But perhaps I should concede that the SLBC are not the only drinks manufacturing company that occasionally withholds or suppresses supplies of favourite beverages into the market just to ensure an orderly disposal of other unmarketable brands to us poor consumers. The Sierra Leone Breweries Ltd (SLBL) too have for example, also occasionally manipulated shortages of Star Beer and Guinness, whilst at the same time releasing Mutzic, Canned Heineken and other brands into the market and at discounts as low as “you buy one get one extra” basis, especially during national festivities.
It would appear to be happening so frequently that one begins to wonder whether the monopoly enjoyed by both corporate entities for so long in this country has post independent Sierra Leone been worth the while. And in this manipulative scheme of things, key distributors operating depots called “Demand Centers” bear the greatest brunt. Their inability to effectively manage demands during such artificial crisis periods occasioned by sudden factory closures can sometimes severely impair customer loyalty. That aside, they are also unfortunately being classified as “part of the Marketing Team” and hence obliged (perforce I mean) to assist in the “organized disposals” of unsaleable stocks to clients, passed on to them by the manufacturers.
A final area of concern to me between the SLBC and the SLBL is that they both would appear of recent to be diversifying from the dictates of their M & A, possibly without even making the relevant amendments in them. For example, the Breweries, otherwise traditional Star Beer, Guinness and Maltina makers are now into big time importation of soft drinks like Royal Club and Feyruz. The SLBC, whilst still focusing on mineral products, would seem to be importing much more than they are committed to producing locally, which no doubt is having an impairment on their ability to reasonably adhere to our local content policy guidelines.
In fact the following statement attributable to a drinks manufacturing company CEO that-:
“……..to the investor, the biggest challenge we face in Freetown is manpower — qualified, dedicated manpower. Probably because of the war, Sierra Leone stopped producing professionals for a period of 10 – 15 years. You will find out that a lot of companies have so many expatriates they don’t need” – lends credence to that opinion. I have deliberately underlined as foregoing to underscore the seriousness of his statement, which goes further to say that the Government-: “needs to look into the educational sector to improve the quality of professionals coming out of the institutions to help with this poor investment attraction. Without that, the country will still not benefit from investment coming into the country”.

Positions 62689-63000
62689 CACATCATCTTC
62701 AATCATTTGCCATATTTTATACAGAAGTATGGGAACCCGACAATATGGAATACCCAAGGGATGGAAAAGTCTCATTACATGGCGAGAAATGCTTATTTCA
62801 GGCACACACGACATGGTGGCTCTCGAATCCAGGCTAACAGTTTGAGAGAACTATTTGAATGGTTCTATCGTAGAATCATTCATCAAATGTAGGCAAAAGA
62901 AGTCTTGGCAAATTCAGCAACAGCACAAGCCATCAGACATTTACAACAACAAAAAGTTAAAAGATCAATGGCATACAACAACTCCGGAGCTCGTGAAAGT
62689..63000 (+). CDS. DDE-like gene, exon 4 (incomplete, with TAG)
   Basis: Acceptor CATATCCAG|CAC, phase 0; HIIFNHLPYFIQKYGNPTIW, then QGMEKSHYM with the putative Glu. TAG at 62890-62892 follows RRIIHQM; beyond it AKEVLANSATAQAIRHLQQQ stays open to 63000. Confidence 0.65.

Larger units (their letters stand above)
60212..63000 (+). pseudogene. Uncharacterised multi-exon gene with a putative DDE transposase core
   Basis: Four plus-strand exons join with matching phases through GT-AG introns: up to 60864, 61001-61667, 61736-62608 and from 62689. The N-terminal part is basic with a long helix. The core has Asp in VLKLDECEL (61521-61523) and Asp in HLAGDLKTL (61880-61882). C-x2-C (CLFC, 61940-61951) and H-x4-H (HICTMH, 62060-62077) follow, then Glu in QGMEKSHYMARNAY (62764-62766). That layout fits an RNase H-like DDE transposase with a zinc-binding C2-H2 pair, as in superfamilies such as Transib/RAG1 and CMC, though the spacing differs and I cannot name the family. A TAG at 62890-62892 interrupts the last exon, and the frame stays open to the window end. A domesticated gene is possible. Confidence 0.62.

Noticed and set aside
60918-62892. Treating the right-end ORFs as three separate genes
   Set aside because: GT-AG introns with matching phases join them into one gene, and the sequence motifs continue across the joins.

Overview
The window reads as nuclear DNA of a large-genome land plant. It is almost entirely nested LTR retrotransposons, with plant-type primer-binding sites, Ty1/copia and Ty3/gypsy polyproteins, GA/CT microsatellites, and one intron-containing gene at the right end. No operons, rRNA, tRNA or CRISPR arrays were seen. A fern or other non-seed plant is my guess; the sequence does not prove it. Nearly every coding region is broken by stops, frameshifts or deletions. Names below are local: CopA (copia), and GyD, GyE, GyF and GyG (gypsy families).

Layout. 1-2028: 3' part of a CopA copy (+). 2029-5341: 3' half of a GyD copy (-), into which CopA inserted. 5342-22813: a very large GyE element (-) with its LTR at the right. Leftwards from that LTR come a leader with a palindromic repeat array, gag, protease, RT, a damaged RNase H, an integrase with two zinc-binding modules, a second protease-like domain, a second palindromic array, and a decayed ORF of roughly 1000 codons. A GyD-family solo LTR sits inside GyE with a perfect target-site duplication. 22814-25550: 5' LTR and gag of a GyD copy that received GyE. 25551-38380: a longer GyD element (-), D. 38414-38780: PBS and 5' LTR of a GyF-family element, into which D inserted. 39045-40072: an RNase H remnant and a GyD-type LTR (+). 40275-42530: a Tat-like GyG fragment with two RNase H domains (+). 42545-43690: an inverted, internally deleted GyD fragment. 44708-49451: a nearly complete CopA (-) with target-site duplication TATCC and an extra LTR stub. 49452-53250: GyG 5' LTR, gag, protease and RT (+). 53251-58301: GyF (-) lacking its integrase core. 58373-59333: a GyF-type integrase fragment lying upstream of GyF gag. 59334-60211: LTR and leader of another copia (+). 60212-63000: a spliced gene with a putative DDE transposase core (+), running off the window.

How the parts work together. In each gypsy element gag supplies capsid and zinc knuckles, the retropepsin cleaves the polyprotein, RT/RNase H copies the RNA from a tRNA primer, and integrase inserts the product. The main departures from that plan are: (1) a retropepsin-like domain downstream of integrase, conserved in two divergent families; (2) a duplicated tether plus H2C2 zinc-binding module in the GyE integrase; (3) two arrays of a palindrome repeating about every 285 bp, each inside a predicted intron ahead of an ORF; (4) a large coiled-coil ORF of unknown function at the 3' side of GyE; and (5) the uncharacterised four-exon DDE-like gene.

That to me was quite an unfortunate addendum because unlike in the last ten (10) years, Sierra Leone used to be the hub for recruitment of expatriates to the sub-region. Yes we had a war, but that should in no way set our experience and manpower bar so low as to have to wait for 10 – 15 years (effective 2009) before we cease allowing expatriates to work here as CEOs of manufacturing companies that are importing over 50% of their product brands for the local market.
Accordingly the Ministries of Labour and Trade should consider that bland statement a wakeup call to possibly introduce new paradigms against the recruitment of foreigners that will enhance a stricter observance of the Local Content Policy guidelines. And the starting point rather unfortunately, will have to be-:
– Elimination of the sheer disrespect and mistrust Sierra Leoneans continually habour and manifest for each other AND,
– Our awesome preference for foreigners over and above indigenes.